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The Insolvency Service Shuts Down Unauthorised Cryptocurrency Firm

Cryptocurrency scams

The Insolvency Service secured a winding-up order for cryptocurrency firm Amey Finance after customers lost money and were falsely promised that their investments were "100 certy".

Crypto Trading theme with blurred city lights

A customer has lost all their money after being advised that their investment would “not stop below 90%”. Director Desmond Amey set up Amey Finance in 2018 and assured clients that their cryptocurrency investments were secure. Calling himself a “wealth creation expert”, Amey defrauded victims by persuading them to invest in cryptocurrency schemes.

Cryptocurrency is a digital currency that doesn’t exist physically but can be invested or traded similarly to traditional stocks and shares. Most people have seen or heard of cryptocurrencies like Bitcoin, Litecoin, and Ethereum, which are often touted as lucrative investment opportunities with the potential for fast and high returns.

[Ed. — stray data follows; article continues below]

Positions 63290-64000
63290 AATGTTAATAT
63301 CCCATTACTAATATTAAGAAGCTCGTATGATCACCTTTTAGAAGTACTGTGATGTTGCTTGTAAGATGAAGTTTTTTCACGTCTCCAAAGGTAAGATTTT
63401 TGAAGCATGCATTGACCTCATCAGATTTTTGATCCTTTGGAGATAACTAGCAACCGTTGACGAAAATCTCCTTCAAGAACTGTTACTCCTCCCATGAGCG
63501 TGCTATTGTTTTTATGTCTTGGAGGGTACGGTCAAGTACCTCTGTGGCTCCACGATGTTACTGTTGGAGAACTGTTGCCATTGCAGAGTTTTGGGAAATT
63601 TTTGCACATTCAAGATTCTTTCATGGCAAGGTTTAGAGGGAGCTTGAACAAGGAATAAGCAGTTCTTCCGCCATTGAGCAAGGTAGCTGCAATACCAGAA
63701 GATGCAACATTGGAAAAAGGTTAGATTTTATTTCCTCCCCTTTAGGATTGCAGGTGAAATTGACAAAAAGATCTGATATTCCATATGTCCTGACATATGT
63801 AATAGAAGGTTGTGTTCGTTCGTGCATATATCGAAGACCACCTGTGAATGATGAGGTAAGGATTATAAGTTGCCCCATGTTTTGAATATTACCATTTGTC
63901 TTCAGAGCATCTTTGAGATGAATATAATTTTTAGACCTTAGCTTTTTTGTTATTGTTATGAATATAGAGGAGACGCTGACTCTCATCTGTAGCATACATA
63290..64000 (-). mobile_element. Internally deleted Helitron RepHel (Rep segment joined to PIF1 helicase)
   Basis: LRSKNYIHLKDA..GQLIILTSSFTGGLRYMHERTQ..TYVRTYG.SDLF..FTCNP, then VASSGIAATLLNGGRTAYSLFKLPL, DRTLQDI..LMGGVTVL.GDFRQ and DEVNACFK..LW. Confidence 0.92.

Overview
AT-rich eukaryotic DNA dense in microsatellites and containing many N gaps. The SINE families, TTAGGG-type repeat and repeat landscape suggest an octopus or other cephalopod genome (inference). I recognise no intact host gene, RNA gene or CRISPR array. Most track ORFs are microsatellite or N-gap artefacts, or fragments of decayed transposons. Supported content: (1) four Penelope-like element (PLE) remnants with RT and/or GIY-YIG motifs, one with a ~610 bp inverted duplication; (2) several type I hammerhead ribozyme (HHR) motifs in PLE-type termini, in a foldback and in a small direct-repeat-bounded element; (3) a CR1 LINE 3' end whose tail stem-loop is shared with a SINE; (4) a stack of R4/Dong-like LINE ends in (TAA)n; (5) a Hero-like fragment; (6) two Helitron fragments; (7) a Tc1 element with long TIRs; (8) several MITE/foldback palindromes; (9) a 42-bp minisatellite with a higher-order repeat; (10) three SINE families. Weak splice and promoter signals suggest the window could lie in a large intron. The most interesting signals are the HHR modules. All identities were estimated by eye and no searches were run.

The Insolvency Service investigation found Desmond Amey was misleading customers about the risks of cryptocurrency investments and failing to deliver up-to-date accounting records, including £5 million that passed through the company’s bank account.

One customer was told via WhatsApp messages to “trust me, bro” and assured that the investments were “100 certy”.

Amey Finance promoted cryptocurrency schemes run by other companies called Hyperfund and Bleuguava. Warnings about HyperFund have been issued in the UK and New Zealand, and its founder was charged with fraud in January.

Amey Finance did not register an address with Companies House and was not authorised by the Financial Conduct Authority (FCA), the UK financial services regulator.